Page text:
It has been a few years since I last witnessed one of the epic Catskill Hendrickson hatches. Every spring I look forward to the possibility. Considering that it is the first major hatch of the season, there is no doubt that the dry fly man’s anticipation is at its annual peak as the second week of April approaches.
Yes I have seen it that early, though I have endured the long wait on the brink of too many seasons when the flies did not come forth until May. This year had all the appearances of an early spring, one in which the hatch would appear during the third week of April, but a push of persistent colder air after a warm weekend to begin the month seemed to stall things; or did it?
The water temperatures rose to the magic 50 degree mark that first warm weekend, then plummeted back to the thirties as we were battered with snow squalls and frigid nights thereafter. The last blast brought us a 2 1/2 inch snowfall on April 18th. Though river temperatures were in the wrong half of the forties, I saw the big duns on the water the following day, April 19th. The flies have been here for nearly two weeks, but there hasn’t been a big showing of rising trout to greet them.
As I watched a handful of those beautiful ruddy duns blown with the gale two days ago, I feared that might be the last I will see of them for the season. The rain clouds have had their way and the rivers are all blown out once again; and more rain is coming. Anticipation unfulfilled and hopes dashed once again!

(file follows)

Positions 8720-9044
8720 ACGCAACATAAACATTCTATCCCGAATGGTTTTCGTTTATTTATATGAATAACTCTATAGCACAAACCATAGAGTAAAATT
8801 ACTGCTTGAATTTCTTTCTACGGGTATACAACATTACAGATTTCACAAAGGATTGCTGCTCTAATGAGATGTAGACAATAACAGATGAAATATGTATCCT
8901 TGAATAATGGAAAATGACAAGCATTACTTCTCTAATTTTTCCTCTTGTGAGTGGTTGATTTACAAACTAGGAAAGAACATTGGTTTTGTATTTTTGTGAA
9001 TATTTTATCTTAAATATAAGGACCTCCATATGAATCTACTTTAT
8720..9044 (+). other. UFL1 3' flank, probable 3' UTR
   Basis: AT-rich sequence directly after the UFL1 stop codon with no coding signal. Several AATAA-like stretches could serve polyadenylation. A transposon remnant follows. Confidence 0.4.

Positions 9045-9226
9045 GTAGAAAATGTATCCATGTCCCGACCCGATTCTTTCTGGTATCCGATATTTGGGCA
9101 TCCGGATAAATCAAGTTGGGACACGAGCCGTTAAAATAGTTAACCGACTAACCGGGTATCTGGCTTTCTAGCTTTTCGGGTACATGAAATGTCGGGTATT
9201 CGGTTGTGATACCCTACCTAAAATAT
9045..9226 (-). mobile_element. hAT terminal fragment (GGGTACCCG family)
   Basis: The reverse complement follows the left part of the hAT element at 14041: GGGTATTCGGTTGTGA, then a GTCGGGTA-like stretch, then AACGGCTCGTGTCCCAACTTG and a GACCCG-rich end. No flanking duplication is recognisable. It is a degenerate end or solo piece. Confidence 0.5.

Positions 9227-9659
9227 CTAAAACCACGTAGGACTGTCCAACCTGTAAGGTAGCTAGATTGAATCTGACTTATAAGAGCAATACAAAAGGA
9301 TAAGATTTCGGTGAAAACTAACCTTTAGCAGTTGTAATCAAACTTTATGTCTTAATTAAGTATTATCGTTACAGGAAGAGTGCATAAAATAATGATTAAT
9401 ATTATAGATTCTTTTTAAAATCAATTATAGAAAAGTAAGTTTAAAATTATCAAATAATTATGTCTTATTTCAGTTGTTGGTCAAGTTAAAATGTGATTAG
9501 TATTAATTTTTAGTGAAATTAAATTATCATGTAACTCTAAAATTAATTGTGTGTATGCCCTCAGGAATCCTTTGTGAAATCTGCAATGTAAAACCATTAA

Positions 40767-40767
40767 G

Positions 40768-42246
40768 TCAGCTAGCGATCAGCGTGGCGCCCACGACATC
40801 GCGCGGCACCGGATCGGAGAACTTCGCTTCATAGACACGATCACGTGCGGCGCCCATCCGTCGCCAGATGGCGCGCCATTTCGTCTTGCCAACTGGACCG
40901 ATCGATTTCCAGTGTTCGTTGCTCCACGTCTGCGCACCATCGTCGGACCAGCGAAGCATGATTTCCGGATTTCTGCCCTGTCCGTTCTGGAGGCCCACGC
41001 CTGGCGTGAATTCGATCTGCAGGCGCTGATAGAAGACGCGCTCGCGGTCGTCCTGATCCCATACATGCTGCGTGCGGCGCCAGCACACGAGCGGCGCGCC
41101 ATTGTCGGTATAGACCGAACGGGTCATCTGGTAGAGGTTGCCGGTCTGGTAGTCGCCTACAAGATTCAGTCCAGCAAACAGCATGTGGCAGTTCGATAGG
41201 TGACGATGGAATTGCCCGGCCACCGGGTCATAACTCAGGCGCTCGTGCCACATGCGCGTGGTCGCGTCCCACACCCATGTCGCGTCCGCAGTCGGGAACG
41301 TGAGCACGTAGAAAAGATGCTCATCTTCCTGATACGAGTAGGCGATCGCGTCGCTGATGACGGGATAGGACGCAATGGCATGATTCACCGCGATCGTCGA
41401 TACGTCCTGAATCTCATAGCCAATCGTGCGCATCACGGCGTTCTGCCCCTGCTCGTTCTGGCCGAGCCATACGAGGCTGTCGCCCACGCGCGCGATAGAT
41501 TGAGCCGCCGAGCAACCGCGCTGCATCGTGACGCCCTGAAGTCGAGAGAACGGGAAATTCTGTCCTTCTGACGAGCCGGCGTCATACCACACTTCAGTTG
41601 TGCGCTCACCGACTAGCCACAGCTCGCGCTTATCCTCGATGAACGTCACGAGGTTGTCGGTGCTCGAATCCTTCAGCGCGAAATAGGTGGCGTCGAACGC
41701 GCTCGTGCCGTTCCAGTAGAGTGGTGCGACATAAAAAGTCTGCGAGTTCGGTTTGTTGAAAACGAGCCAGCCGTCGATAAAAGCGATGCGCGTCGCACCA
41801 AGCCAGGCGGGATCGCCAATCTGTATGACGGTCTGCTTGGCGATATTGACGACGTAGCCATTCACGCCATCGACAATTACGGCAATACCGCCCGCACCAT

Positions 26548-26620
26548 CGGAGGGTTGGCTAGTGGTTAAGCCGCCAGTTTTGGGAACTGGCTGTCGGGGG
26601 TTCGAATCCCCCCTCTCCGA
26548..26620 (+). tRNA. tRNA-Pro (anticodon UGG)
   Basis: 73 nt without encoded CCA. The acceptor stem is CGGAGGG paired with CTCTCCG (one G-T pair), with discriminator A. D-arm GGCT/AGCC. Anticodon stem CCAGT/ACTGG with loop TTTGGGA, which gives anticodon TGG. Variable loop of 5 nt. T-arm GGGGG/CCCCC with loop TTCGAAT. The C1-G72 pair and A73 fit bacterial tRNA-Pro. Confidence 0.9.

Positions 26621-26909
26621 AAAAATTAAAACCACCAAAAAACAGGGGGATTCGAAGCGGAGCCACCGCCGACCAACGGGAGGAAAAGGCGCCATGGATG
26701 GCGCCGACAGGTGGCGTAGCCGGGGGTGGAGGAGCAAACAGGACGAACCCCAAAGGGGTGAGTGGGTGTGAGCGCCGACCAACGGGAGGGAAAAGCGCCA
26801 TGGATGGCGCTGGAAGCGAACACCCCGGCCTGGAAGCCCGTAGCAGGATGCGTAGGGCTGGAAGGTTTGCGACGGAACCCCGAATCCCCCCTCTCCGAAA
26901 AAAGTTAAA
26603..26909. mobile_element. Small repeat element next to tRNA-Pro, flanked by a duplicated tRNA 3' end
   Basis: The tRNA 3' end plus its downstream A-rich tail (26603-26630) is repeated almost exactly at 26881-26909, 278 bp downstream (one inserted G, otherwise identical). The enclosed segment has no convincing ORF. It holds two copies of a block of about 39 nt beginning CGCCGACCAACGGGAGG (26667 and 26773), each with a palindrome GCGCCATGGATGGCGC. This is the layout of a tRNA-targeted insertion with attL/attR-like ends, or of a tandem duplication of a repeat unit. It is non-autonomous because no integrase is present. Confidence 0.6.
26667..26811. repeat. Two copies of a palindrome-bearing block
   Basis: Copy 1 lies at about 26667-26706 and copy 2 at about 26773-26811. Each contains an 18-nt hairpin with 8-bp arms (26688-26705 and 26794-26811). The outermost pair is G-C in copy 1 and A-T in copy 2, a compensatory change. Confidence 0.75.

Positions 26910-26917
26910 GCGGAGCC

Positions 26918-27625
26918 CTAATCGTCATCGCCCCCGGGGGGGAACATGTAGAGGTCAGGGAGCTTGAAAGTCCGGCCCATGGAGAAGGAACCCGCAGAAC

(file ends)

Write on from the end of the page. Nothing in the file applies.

Memory assures that I have had great days fishing the Hendrickson hatch, though upon reflection there have been more that have been frustrating. Wind and high water have most often been the culprits to take the blame. I see visions of dark, cloudy days, the surface filled with flies as far as I could see, and pods of trout feeding furiously on them. Wading deeper than reason I still needed a long cast to reach those pods and the winds defied a presentation. Such is fishing, lest we forget.
I have grown as an angler passing those years that flood my memory, something we all do if we are dedicated to the sport and strive to improve. I can fish effectively under conditions I once considered hopeless, yet Nature is still the great equalizer. She reminded me, standing in the river just the other day, watching big trout pound those last few Hendricksons while I laughed out loud amid the rush of 35 mph winds that defied my casts.
So, another season begins, and though conditions do not suit the dreams that guided me through the winter I am thankful. I am here, alive and breathing despite my own health issues and the devastation of a global pandemic. There is still a tomorrow.
I had a reminder of that too, as I drifted through the tail of a pool early this week. Suddenly I saw a splashy rise and let the anchor as quickly and quietly as possible. Rises erupted toward midstream and below my position. The display seemed to coincide with the appearance of a few larger duns on the surface. I had just tied on a Hendrickson and thought myself ready for Nature’s little gift, but the fish were moving with each rise. I cast to each target immediately, only to drift my dry over vacant water. It lasted all of five minutes, and then the surface was still.
Teased, I sat down and let my heart rate slow a bit. That little flurry of fruitless activity brought a smile and a chuckle too. It was fun without feeling a tug.